Some tips for Photographers in Panama

If you are like me and you enjoy nature photography when travel, take a look of this tips before packing your camera for your Panama Expedition.

When you go for an air-conditioned van to the humidity of the rainforest, your camera will fog up, both inside and out.  Keep your equipment as far from the air conditioner as possible.  In an ideal world having one lens per camera body would be the best solution for high humidity environments. In this situation you’d have one lens on your camera body the entire length of your trip so that humid air never enters your camera. Few people outside of the professional circle have this luxury, so it is important to minize the number of times you change lenses when in the field.

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If you buy a new camera, please play with the equipment before departing on your adventure.  It is a good idea to have the manual available just in case.  We suggest you to download an electronic version online.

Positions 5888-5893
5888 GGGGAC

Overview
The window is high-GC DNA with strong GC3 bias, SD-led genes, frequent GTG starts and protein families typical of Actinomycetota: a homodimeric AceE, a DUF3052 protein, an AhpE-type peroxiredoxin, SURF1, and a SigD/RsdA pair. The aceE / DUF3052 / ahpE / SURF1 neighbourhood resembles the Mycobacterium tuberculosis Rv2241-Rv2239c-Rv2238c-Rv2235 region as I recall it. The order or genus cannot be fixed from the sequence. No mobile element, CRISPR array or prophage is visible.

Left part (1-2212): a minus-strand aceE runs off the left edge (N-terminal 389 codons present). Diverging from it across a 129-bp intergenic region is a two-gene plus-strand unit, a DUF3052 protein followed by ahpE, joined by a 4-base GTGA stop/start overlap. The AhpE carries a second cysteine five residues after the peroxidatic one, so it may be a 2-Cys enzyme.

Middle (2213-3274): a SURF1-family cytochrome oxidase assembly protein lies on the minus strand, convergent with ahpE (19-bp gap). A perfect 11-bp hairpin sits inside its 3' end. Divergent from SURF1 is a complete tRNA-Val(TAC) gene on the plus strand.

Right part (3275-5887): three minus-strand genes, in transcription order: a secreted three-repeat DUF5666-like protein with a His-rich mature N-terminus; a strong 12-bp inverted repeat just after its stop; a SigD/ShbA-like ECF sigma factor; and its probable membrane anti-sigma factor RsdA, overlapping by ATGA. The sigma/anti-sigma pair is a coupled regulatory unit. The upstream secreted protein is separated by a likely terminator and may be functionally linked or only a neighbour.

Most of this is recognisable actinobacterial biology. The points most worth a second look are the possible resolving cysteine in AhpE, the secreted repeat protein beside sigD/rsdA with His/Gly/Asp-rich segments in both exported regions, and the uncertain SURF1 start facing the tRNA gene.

If you are binging an old camera, check the batteries, lenses and electronic equipment before your trip.

Bring lot of memory for your camera!  Panama is an amazing diverse destination and you may want to take lot of pictures.  During your trip you may not have access to computer so memory is a must!

If you are planning to go out at night, bring a good flash.

Don’t forget a protected gear from rain or humidity.  You can also use a large gallon-size plastic bag as an impromptu rain sleeve in a pinch.  Another alternative is to use a shower cap that some hotels include free in the bathroom.

Bring extra batteries.  Batteries can be difficult to replace during your adventures.  Extra rechargeable batteries can be helpful too.

Bring a Tripod or a monopod can be useful for long lenses or close-up photography and is essential if you want to take long-exposure shots.

Dry your hands before changing batteries and CF cards. This will minimize introduction of moisture, inside the camera, that might later condense upon returning home. Keep in mind this will be particularly true the sweatier you are.